IFFR 07: Zidane – A 21st Century Portrait

Perhaps the most original and technically striking films I saw at Rotterdam was Douglas Gordon and Philippe Parreno’s Zidane: A 21st Century Portrait. A truly original style of documentary, the filmmakers trained 17 cameras of various type on one man during a football (soccer) match between Spanish giants Real Madrid and their league opponents Villareal. That man was Zinédine Zidane, the French maestro of the midfield who is one of, if not the greatest players of his generation.
An integral part of the French triumph in the 1998 World Cup, ‘Zizou,’ as he is known, retired under somewhat ignominious circumstances following France’s loss in the final match of the 2006 Cup but that hardly dulls what was an extraordinary career on the pitch and by isolating the man Zidane attempts to capture something of what it is to be Zidane. For the 80-odd minutes he is on the pitch (Zidane gets ejected for a red card foul before the end of the match), the film does exactly that.
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Lest the non-sports minded of you begin to glaze over at this point, let me make it perfectly clear that this is by no means a sports documentary. This is a portrait of a man at work and in his element; one of the best in the world at his job and it is a job that billions (yes, I said billions) of people in the world would give their eye teeth to have. While there is no dialog in the film, there are occasionally words on the screen that indicate thoughts that Zidane has during a match, thoughts about every day life that in this setting seem surreal and full of a deeper meaning.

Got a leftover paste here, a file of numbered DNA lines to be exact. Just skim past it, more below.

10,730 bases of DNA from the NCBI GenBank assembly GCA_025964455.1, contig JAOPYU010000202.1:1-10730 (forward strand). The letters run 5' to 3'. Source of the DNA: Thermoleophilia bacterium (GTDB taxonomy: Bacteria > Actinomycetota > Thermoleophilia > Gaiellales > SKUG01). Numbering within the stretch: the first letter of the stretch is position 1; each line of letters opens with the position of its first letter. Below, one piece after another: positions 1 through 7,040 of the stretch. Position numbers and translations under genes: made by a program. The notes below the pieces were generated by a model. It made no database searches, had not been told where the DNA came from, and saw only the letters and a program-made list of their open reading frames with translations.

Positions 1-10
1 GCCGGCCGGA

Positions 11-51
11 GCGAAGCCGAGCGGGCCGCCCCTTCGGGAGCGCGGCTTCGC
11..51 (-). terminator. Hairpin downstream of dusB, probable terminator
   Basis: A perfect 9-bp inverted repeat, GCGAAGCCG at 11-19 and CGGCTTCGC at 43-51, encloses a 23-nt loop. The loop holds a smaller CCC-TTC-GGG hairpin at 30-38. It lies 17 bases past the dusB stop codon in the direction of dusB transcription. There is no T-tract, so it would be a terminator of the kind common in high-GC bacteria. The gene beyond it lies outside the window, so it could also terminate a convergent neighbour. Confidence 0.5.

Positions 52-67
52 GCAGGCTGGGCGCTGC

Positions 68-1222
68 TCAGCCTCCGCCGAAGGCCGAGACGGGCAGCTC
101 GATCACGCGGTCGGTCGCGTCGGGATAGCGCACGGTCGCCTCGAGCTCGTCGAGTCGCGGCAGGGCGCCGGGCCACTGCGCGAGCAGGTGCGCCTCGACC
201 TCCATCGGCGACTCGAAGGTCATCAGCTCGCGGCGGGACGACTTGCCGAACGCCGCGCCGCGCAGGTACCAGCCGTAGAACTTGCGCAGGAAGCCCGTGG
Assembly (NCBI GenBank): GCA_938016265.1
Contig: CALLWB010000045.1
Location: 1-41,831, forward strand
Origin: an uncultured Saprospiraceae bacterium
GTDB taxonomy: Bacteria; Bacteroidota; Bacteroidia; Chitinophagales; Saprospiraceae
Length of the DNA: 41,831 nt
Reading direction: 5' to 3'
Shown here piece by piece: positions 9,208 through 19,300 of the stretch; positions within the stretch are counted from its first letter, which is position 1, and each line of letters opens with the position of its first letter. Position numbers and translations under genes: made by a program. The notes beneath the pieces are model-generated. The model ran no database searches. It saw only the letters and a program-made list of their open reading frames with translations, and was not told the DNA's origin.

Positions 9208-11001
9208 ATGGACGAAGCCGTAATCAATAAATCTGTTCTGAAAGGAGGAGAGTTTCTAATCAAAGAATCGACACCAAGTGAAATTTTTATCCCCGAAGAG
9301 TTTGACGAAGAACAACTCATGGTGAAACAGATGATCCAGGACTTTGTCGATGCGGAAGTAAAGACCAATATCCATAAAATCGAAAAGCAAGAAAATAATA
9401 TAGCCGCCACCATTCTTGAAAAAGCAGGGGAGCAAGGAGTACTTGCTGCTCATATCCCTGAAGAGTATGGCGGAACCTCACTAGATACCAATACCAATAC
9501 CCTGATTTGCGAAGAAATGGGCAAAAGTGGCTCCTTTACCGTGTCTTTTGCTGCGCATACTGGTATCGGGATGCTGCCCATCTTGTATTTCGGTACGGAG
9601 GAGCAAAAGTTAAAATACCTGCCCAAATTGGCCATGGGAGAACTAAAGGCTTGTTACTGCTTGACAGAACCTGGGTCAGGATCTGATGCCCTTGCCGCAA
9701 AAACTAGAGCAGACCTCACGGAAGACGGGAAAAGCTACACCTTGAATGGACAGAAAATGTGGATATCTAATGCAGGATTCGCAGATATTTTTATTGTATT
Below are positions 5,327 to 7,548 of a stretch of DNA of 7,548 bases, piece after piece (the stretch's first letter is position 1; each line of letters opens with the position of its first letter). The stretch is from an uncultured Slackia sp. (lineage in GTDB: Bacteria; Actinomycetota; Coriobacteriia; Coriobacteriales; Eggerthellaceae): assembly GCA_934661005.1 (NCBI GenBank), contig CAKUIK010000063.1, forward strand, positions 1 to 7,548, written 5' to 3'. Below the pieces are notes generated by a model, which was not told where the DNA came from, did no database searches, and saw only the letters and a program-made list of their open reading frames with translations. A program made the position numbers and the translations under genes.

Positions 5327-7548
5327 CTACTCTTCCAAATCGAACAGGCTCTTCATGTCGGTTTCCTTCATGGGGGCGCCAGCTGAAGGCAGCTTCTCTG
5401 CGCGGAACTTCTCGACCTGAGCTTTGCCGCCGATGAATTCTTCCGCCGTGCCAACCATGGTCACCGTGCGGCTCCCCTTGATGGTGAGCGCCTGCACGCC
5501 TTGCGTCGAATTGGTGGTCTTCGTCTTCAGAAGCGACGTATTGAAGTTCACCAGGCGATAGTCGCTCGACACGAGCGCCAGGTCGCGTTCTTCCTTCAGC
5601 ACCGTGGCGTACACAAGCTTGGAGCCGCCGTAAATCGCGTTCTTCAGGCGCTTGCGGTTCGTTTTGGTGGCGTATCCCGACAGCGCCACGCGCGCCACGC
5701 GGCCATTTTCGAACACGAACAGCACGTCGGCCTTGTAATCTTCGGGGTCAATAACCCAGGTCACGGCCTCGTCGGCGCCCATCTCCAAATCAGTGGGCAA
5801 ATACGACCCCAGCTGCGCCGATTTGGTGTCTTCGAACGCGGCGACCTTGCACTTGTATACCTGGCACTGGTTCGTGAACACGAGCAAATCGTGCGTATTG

That said, I will not claim that it is completely incidental that the filmmakers chose this particular sport to film. Football is unique among team sports in that there are great periods of time when the “team” aspect is not apparent. Unlike the frantic pace of basketball or hockey or the constant contact of American football, soccer has quite a bit of downtime followed by intense bursts of activity. In this way it is somewhat akin to baseball, but that’s a matter for another, longer post!
Zinédine Zidane is a Professional of the first order. After watching him play this game, watching his eyes as they follow the action, him seemingly standing about idly when suddenly he’s exactly where the ball lands, watching his feet as they control the ball with precision, it’s impossible not to be even more frustrated with the lazy and indifferent play that seems all to often to permeate the pitch these days. There is no joking with other players, no chatter, no trash talking to the opponent. Through the nearly hour and a half of game-time, Zidane utters but one word: “Hey.” This he does repeatedly to admittedly comic effect, but it just goes to illustrate that when you’re ‘Zizou,’ that’s enough.
Technically, this film is a marvel. The opening credits begin with the camera zooming in towards a television and the screen eventually becoming full of pixels and eventually the word “ZIDANE” appears, with each letter laying over the previous one and forming an odd symbol, resembling in some odd way Michelangelo’s Vitruvian Man. The remainder of the film is a mix of formats, from a shot of a television playing the game to an aerial shot of the stadium, Madrid’s Bernabau, to everything in between, never before has there been a film like this and it is a completely engrossing experience.

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